In their seminal report Crossing the Quality Chasm, the Institute of Medicine outlined patient‐centered care as 1 of its 6 aims to improve the healthcare delivery system.[1] Patients who are more involved in their diagnosis and treatment plan are more likely to feel respected, be satisfied with their healthcare experience, and ultimately have better outcomes.[2, 3] In a study of hospitalized patients, only 42% were able to state their diagnosis at the time of discharge, suggesting that hospital providers could communicate better with patients about their hospital care.[4] Additionally, only 28% of hospitalized patients were able to list their medications, and only 37% were able to state the purpose of their medications. Although hospitals have taken great strides to improve the quality of patient care, publicly reported patient care surveys, such as the Hospital Consumer Assessment of Hospitals and Health Systems (HCAHPS), suggest that physician communication with patients could be further improved.[1, 5] Furthermore, a recent report by the Institute of Medicine stresses the need to get patients and families involved in their care.[6] Thus, hospital‐based providers should seek to enhance the quality of their communication with patients.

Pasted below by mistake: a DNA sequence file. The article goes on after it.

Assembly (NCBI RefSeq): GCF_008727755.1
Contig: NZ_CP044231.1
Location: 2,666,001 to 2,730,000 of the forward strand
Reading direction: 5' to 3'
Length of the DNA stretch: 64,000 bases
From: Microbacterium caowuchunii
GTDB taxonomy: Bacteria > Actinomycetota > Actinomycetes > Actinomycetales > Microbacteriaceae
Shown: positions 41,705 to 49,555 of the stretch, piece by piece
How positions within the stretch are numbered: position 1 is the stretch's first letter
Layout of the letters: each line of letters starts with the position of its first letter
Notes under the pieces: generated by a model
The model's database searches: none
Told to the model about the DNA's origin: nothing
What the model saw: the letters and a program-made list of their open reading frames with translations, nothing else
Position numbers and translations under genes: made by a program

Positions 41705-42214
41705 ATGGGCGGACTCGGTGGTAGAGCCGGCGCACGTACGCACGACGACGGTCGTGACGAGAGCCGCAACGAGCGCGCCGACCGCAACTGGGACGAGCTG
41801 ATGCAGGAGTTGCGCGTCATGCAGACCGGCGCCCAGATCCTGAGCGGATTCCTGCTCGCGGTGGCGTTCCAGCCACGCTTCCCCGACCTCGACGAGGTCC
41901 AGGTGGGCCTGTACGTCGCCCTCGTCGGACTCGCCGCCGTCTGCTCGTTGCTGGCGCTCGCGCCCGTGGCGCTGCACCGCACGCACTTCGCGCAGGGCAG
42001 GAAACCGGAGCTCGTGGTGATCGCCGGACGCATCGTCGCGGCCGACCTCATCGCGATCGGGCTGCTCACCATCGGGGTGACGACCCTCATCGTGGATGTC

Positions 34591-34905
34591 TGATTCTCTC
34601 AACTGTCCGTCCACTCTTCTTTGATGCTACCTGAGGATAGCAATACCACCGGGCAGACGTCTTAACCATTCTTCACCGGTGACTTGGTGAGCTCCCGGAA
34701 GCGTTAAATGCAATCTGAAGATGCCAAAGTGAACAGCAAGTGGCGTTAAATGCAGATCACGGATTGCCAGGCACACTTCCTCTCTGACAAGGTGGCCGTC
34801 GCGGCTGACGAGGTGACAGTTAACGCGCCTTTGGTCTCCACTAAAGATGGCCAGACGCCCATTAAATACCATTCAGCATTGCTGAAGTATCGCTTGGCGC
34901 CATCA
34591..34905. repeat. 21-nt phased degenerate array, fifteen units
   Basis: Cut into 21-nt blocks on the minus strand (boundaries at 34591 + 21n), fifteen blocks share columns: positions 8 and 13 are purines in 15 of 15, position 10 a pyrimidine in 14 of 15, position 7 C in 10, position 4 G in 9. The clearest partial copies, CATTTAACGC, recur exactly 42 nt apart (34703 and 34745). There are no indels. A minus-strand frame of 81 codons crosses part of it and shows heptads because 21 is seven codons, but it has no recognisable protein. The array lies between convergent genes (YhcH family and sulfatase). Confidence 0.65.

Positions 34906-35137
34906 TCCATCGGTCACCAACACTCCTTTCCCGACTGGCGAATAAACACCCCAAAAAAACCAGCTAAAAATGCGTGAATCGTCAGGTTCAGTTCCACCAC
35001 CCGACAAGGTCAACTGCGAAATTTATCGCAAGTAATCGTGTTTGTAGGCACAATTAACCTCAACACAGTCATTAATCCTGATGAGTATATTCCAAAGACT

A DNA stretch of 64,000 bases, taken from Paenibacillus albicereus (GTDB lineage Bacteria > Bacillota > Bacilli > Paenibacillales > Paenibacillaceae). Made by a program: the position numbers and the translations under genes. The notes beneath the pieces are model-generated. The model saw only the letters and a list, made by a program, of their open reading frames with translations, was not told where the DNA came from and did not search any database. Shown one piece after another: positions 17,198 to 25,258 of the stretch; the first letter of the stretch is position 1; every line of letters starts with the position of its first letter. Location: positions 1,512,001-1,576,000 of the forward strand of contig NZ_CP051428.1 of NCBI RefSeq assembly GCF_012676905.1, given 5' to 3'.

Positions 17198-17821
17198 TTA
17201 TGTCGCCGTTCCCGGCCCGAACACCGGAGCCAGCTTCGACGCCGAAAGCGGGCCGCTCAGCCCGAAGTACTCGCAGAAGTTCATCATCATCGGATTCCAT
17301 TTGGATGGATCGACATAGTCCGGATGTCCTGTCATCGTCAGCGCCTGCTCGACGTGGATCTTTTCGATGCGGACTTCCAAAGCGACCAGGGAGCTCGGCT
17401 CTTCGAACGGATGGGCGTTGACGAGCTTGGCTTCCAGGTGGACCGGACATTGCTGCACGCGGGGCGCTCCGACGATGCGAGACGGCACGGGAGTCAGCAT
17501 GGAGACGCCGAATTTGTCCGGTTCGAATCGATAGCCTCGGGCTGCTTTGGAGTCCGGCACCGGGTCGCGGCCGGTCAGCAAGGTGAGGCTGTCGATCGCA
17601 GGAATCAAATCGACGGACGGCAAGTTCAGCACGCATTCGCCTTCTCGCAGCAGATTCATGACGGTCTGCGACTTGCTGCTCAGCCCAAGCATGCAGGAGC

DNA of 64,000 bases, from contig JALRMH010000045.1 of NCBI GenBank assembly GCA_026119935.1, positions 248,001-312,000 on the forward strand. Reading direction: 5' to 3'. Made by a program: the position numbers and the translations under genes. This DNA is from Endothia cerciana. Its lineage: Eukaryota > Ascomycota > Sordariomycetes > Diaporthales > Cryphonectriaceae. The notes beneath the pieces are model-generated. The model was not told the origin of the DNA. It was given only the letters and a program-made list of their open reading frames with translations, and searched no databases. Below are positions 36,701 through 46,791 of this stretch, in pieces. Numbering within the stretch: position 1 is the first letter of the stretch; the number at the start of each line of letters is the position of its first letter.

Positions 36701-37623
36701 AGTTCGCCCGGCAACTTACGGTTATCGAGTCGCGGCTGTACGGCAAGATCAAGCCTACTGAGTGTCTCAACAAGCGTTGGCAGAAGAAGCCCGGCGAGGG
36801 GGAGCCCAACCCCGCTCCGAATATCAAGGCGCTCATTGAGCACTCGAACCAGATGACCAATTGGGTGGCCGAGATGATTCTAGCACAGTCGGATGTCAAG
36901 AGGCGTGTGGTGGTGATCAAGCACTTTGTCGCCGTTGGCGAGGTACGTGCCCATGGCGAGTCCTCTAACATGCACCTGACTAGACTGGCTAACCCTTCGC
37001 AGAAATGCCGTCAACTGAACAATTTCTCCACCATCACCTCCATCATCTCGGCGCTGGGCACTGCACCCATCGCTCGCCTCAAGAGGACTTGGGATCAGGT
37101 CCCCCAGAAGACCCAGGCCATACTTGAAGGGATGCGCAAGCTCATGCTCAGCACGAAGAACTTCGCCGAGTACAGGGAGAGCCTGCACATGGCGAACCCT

With greater emphasis placed on patient‐ and family‐centered care at many health systems, simple and easy‐to‐implement strategies to improve communication with patients need to be developed and tested.[7, 8] Patients who actively participate in their healthcare by asking questions of their doctor are able to control the focus of their interaction and adjust the amount of information provided.[9] Simply asking questions can have a critical impact, as 1 study found that the frequency with which patients asked questions was significantly related to the amount of information received about general and specific medical matters.[10] The notepad is a common tool for reminders and personal interactions that is used in everyday life, but has not been formalized in the hospital. We introduced Dear Doctor (DD) notes, a bedside notepad designed to prompt patient questions, with the goal of facilitating patient communication with their hospitalist physicians (Figure 1). As hospitalists provide direct and indirect care to a growing number of hospitalized patients, they are likely to be asked questions and opinions about the patients' diagnoses and plans. Furthermore, hospitalists are poised to lead institutional quality, safety, efficiency, and service improvement efforts in the inpatient setting. Becoming familiar with communication‐enhancing tools, such as the DD notes, may help hospitalists in their improvement team roles.